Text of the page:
By FARRAH JOHNSON
MORE than a hundred new recruits were inducted into the Royal Bahamas Defence Force during a passing out parade at HMBS Coral Harbour on Friday.
After successfully completing the RBDF’s military recruitment training programme and obtaining certifications in swimming, first-aid, naval infantry and military martial arts, New Entry 56, consisting of 98 men, and Woman Entry 25, made up of nine women, were officially welcomed to the force.
Presenting the keynote address, National Security Minister Marvin Dames commended the graduates for their hard work and encouraged them to “take pride” in themselves, their country and the organisation they were now representing.
“Over the past 17 weeks, you endured the rigors of recruit training including an extensive curriculum and achieved multiple qualifications,” he said.
“You responded to your military indoctrination in the same spirit of your motto: ‘No Quit 56...Always Strive 25’(and) all 107 of you...have earned the right to be commissioned as marines.”
Mr Dames said the graduates chose a “noble” profession that was not fit for the “faint of heart,” and encouraged them to strive to be “positive influences” who contribute to nation building.
“Historically, less than one percent of The Bahamas’ population has had the privilege of serving in our country’s military and you must be commended for answering the call to naval service,” he told the graduates.
“Your pledge to guard our heritage will necessitate the protection of our nation against the transnational threats of human and gun smuggling, poaching, drug trafficking...the potential for maritime and land based terrorism and assisting in providing relief to your fellow citizens during times of disaster.”
Mr Dames told the recruits that they had joined the force just as it was entering a “new era of modernisation with the decentralisation of its operations.”
He explained that the decentralisation programme involves the “restructuring and redevelopment of new strategies and technologies,” that will allow officers to address present “challenges” and ensure they can “effectively execute” their mandate accordingly.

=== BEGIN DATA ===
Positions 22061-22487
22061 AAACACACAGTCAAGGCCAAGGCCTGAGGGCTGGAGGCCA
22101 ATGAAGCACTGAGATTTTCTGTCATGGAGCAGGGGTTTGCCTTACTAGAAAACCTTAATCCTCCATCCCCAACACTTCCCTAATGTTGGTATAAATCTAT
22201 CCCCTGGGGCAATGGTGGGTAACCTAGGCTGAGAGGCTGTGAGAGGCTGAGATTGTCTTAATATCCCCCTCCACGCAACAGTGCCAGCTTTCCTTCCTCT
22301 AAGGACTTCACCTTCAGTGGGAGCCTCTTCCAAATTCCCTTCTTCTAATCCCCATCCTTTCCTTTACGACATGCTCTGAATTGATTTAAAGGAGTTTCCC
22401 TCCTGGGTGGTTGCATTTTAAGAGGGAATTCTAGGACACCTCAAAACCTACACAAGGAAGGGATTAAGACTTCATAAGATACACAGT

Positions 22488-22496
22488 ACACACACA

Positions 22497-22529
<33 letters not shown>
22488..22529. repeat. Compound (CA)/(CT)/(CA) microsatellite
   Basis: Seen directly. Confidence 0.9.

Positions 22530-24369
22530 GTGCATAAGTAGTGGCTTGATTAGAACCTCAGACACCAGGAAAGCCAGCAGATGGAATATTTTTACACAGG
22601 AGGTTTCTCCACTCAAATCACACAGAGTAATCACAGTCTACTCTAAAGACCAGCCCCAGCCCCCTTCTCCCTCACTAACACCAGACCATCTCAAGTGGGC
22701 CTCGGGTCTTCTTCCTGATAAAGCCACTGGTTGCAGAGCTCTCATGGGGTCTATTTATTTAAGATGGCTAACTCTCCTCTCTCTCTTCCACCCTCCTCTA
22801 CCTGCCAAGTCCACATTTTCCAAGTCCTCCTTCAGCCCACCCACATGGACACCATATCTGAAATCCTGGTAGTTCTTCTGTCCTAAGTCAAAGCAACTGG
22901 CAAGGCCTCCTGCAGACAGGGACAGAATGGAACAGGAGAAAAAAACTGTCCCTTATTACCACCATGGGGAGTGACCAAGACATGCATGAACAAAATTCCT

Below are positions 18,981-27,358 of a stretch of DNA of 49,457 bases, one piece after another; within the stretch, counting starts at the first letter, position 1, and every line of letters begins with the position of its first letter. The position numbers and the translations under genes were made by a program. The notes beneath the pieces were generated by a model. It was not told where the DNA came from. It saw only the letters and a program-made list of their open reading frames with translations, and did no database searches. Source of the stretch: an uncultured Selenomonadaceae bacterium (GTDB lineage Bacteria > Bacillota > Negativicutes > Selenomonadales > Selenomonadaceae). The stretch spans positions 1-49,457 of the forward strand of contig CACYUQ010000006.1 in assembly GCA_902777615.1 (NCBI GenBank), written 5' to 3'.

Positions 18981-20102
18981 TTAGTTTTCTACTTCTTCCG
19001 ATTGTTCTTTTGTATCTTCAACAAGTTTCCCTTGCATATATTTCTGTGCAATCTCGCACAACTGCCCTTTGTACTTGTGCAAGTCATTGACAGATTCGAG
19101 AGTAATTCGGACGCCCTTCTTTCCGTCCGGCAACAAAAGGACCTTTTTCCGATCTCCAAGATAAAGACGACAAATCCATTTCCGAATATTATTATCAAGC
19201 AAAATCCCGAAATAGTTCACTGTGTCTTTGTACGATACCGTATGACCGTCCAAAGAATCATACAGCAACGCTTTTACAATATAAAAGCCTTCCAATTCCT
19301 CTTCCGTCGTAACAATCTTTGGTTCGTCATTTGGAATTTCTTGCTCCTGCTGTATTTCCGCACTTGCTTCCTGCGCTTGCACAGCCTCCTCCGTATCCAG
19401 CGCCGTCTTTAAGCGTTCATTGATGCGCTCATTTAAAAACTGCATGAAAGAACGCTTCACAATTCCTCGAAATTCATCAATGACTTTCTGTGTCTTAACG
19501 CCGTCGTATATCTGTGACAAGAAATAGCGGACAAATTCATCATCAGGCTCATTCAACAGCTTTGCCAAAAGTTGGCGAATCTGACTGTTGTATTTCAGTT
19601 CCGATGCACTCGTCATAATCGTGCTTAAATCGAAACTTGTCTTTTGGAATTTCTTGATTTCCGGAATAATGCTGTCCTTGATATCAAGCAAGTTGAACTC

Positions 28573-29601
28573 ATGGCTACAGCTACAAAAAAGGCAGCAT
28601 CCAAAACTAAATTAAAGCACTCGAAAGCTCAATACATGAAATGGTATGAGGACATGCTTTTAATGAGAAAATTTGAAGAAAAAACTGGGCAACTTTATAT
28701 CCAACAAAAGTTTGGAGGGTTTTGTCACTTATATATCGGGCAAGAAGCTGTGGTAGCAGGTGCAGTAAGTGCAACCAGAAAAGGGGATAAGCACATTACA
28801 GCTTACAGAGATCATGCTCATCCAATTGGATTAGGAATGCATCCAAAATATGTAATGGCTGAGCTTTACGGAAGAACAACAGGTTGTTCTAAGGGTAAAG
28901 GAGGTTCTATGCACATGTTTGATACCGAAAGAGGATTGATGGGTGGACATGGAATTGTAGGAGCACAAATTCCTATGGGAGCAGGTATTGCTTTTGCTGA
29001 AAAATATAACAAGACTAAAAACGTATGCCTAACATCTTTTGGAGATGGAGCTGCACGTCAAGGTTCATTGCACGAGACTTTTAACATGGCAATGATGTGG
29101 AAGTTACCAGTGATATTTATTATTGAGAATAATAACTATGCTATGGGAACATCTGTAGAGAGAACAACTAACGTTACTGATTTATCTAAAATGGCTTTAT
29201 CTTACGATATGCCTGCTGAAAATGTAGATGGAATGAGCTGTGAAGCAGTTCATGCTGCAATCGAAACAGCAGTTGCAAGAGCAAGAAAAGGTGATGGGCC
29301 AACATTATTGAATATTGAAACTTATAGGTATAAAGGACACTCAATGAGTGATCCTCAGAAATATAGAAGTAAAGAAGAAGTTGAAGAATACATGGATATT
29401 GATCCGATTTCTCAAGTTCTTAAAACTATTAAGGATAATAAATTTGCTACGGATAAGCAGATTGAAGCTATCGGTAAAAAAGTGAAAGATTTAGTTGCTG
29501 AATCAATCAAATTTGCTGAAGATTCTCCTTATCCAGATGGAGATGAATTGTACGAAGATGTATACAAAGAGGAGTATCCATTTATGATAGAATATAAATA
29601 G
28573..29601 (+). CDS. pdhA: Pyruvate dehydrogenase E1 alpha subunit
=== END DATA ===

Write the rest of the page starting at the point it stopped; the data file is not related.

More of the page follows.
“The Bahamas government is committed to supporting the Defence Force in its efforts to fulfil it’s five major strategic roles over the next several years for the decentralisation of the places in the northern, the central and southern Bahamas,” he said.
“[This includes] the transformation of its human capital as a model of excellence and leadership, integrity and achievement, the mobilisation of its troops...the conservation of our environment and the regeneration of our nation’s youth into productive, responsible and employable citizens.”
Mr Dames confirmed the initiative is already in progress and noted the government has made provisions to establish a multi-agency drone programme to “enhance the reach of professionalism of law enforcement agencies and crime reduction” in the country.
He also revealed that mobile container units have already been purchased for the Ragged Island base and added that “modernisation and expansion” has already begun at the Inagua base, where the “country’s first ever” long range coastal radar was installed last April.
Congratulating the new entrees, Mr Dames reminded them of their various duties and responsibilities and urged them to continue to “uphold moral principles.”
“As an archipelagic nation boasting some 700 islands and cays and having the largest maritime domain in the region with over 100,000 square miles of water, maritime security remains paramount and you are charged with ensuring our nation’s defence through the protection of our sovereignty and territorial integrity,” he said.